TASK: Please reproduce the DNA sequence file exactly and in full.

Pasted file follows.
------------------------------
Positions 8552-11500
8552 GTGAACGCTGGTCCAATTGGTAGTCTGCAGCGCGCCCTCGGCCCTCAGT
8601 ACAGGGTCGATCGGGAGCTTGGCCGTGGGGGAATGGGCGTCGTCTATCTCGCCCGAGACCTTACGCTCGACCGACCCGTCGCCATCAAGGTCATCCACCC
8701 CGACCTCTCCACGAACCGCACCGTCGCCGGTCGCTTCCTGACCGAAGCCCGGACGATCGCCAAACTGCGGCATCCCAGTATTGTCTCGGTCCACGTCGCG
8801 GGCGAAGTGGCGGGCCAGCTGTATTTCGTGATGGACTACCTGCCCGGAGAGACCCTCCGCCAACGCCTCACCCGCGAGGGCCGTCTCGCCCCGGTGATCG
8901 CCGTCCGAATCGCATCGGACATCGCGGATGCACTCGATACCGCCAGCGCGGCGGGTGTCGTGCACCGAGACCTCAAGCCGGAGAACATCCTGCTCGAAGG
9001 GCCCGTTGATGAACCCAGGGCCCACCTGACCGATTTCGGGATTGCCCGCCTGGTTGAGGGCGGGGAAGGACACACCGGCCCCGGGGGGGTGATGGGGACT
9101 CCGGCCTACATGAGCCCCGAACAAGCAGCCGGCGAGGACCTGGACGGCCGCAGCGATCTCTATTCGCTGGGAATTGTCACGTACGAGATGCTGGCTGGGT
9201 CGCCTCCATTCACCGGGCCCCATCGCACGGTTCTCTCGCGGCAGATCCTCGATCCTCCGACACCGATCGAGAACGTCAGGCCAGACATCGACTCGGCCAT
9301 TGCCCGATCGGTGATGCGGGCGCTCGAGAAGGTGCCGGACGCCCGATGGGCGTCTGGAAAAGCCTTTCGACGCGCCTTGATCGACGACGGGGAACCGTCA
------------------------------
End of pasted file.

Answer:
Positions 8552-11500
8552 GTGAACGCTGGTCCAATTGGTAGTCTGCAGCGCGCCCTCGGCCCTCAGT
8601 ACAGGGTCGATCGGGAGCTTGGCCGTGGGGGAATGGGCGTCGTCTATCTCGCCCGAGACCTTACGCTCGACCGACCCGTCGCCATCAAGGTCATCCACCC
8701 CGACCTCTCCACGAACCGCACCGTCGCCGGTCGCTTCCTGACCGAAGCCCGGACGATCGCCAAACTGCGGCATCCCAGTATTGTCTCGGTCCACGTCGCG
8801 GGCGAAGTGGCGGGCCAGCTGTATTTCGTGATGGACTACCTGCCCGGAGAGACCCTCCGCCAACGCCTCACCCGCGAGGGCCGTCTCGCCCCGGTGATCG
8901 CCGTCCGAATCGCATCGGACATCGCGGATGCACTCGATACCGCCAGCGCGGCGGGTGTCGTGCACCGAGACCTCAAGCCGGAGAACATCCTGCTCGAAGG
9001 GCCCGTTGATGAACCCAGGGCCCACCTGACCGATTTCGGGATTGCCCGCCTGGTTGAGGGCGGGGAAGGACACACCGGCCCCGGGGGGGTGATGGGGACT
9101 CCGGCCTACATGAGCCCCGAACAAGCAGCCGGCGAGGACCTGGACGGCCGCAGCGATCTCTATTCGCTGGGAATTGTCACGTACGAGATGCTGGCTGGGT
9201 CGCCTCCATTCACCGGGCCCCATCGCACGGTTCTCTCGCGGCAGATCCTCGATCCTCCGACACCGATCGAGAACGTCAGGCCAGACATCGACTCGGCCAT
9301 TGCCCGATCGGTGATGCGGGCGCTCGAGAAGGTGCCGGACGCCCGATGGGCGTCTGGAAAAGCCTTTCGACGCGCCTTGATCGACGACGGGGAACCGTCA